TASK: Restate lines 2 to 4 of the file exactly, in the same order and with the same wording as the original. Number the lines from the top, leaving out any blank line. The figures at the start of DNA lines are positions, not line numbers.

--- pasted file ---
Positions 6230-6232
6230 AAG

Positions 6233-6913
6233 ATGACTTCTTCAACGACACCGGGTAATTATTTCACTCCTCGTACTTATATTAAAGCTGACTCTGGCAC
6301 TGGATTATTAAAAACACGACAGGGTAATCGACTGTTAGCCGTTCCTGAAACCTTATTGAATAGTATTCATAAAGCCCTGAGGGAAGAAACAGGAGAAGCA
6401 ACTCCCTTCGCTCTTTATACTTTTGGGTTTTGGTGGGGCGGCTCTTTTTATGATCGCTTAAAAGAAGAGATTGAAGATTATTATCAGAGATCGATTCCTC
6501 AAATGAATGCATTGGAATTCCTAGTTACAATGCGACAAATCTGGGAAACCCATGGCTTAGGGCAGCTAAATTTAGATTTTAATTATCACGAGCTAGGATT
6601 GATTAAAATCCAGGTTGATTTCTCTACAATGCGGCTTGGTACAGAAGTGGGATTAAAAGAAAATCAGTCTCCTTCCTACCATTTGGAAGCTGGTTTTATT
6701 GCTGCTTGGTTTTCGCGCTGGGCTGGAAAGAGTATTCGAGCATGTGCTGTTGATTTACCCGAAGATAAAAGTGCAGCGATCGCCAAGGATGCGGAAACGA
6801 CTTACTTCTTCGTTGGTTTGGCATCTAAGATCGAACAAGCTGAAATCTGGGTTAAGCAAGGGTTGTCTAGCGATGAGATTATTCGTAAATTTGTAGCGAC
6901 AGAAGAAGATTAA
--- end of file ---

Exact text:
6230 AAG

Positions 6233-6913
6233 ATGACTTCTTCAACGACACCGGGTAATTATTTCACTCCTCGTACTTATATTAAAGCTGACTCTGGCAC